Texas remembers the Alamo every March. Here are 10 things you may not know about the Lone Star State’s history

Story by Matteo Cina, Bryan Preston

On March 2nd, 1836, settlers in Mexican Texas signed the Texas Declaration of Independence, creating the Republic of Texas. They just had to win the war they had been fighting to make the declaration stick. The odds were very much against them.

The Alamo in San Antonio, surrounded by a much larger Mexican force at the time, fell four days later. All the defenders inside including David Crockett, James Bowie, and William Barret Travis, either died during the siege and battle, or were executed immediately afterward. Their bodies were piled up outside the fortress and burned. The Texan fortress at Goliad fell to Mexican forces on March 27, and like the Alamo, all of its defenders either died in the battle or were executed. Yet Texas won its independence from Mexico in one of the most improbable and consequential battles in world history on April 21, 1836, at San Jacinto.

To commemorate the 187th anniversary of the Texas Revolution, here are ten things you may not have known about the Alamo, Texas, and its war for independence.

By all accounts Texas’ revolt should have been an easy sweep for the Mexicans. The Texians (as they were called at the time) had charismatic leaders but were disorganized. In 1835 Mexican Presidente Antonio López de Santa Anna, a war hero himself, invaded the rebellious province with a massive army of some 6,500 men, outnumbering the about Texans 3-1. With this he won two crushing victories against the Texans  at the Alamo and Goliad. However, Santa Anna then foolishly split his army into three parts. The detachment he led was defeated at San Jacinto by Sam Houston, Santa Anna was captured alive, and in exchange for his life he ordered his other generals to leave Texas. Without this miraculous series of lucky breaks the Mexican army almost certainly would have put down the Texas revolution as it had previous revolutions.

One of the most legendary battles in history, the Battle of the Alamo has captured the public’s imagination since shortly after its brutal conclusion. Jim Bowie’s famous knife became the must-have frontier tool for working and self-defense. However, the brave defenders could have been elsewhere. In early 1836, General Sam Houston gave orders to Jim Bowie: report to the Alamo, destroy it, round up the Texans there, and fall back east. Bowie, when he saw the Alamo and consulted with its on-site commander, decided to defend it instead. The rest is history. Bowie would eventually share command of the Alamo with Col. William Barret Travis.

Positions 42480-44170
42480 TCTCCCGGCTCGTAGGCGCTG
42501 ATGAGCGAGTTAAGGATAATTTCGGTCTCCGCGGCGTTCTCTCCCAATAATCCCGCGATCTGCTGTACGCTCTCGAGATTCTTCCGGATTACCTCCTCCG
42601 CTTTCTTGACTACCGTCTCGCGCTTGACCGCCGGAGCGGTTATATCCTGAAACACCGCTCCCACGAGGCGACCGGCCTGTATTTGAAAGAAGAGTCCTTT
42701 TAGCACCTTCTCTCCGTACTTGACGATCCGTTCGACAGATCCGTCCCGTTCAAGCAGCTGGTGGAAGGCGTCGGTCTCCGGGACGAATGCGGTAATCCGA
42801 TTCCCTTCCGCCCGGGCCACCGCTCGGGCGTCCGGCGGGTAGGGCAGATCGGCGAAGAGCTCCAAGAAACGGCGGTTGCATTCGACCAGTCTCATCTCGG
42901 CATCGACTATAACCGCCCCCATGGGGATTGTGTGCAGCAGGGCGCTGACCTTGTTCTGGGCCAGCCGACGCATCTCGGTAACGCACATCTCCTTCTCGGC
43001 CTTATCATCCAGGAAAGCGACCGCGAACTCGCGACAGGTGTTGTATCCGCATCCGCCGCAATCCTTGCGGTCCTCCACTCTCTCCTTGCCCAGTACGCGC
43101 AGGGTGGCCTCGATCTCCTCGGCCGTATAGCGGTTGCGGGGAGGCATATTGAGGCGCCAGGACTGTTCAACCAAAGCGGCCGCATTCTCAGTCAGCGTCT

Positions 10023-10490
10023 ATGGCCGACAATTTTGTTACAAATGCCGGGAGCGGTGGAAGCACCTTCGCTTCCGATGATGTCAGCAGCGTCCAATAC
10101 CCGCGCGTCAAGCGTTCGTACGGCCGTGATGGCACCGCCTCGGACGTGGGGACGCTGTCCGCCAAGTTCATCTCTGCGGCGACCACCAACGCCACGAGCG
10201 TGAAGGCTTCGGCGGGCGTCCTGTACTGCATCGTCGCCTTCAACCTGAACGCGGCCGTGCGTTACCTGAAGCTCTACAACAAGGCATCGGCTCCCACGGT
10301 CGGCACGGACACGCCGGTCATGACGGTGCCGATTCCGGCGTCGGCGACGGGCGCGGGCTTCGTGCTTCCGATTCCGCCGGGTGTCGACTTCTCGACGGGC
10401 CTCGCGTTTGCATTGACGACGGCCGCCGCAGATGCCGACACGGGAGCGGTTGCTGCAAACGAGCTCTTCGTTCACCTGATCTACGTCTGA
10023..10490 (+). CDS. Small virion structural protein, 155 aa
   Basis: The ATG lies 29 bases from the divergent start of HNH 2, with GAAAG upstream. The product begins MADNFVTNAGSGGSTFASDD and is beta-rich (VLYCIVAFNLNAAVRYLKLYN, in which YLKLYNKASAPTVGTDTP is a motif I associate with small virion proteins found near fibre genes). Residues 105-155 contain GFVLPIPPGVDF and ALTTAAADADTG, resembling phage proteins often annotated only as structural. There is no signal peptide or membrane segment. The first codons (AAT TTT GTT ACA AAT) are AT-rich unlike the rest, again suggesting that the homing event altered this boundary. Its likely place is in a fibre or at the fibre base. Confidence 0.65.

The Alamo itself was originally a Catholic mission called Mission San Antonio de Valero. It was established in 1718 on a different site from the present Alamo. After moving to the present site in 1724 and serving as a church and mission for several decades, it was deconsecrated and used for various things, including as a fortress to help defend the city of San Antonio. The Texans and Tejanos actually took the Alamo from the Mexican forces in late 1835 in the Battle of Bexar, setting up the famous battle a few months later. 

Tensions had been building since at least 1832, when a Mexican force was sent to Nacogdoches to confiscate the guns from the citizens living there. The Texans refused to surrender their firearms, won that battle, and tensions simmered until they boiled over at Gonzales three years later. 

The Mexicans had left a small cannon in the town of Gonzalez for purpose of warding off Native American attacks. Sensing a revolt could be imminent the Mexicans sent a detachment of 100 horsemen under Lieutenant Francisco de Castañedato to take the cannon in October 1835. When Castañedato arrived at Gonzalez, he found the city in open defiance, daring him to “Come and Take It.” After a small skirmish on Oct. 2, Castañedato retreated and the Texas War for Independence was on. 

While the war was primarily fought between American settlers and the Mexican government, Texas y Coahuila was a Mexican state and there were plenty of native Mexicans in the region. These Mexicans native to Texas, called Tejanos, were angry with Mexico’s neglect of the region and Santa Anna’s Centralist, and sometimes brutal government – and many thought they would be better served as an independent nation than a neglected province ruled from far away. They by and large supported the Federalists. Three Tejanos signed Texas’ Declaration of Independence and Tejano soldiers fought bravely at the Alamo and elsewhere. One of the defenders, Jose Toribio Losoya, was born at, grew up at, and died at the Alamo fighting against Santa Anna.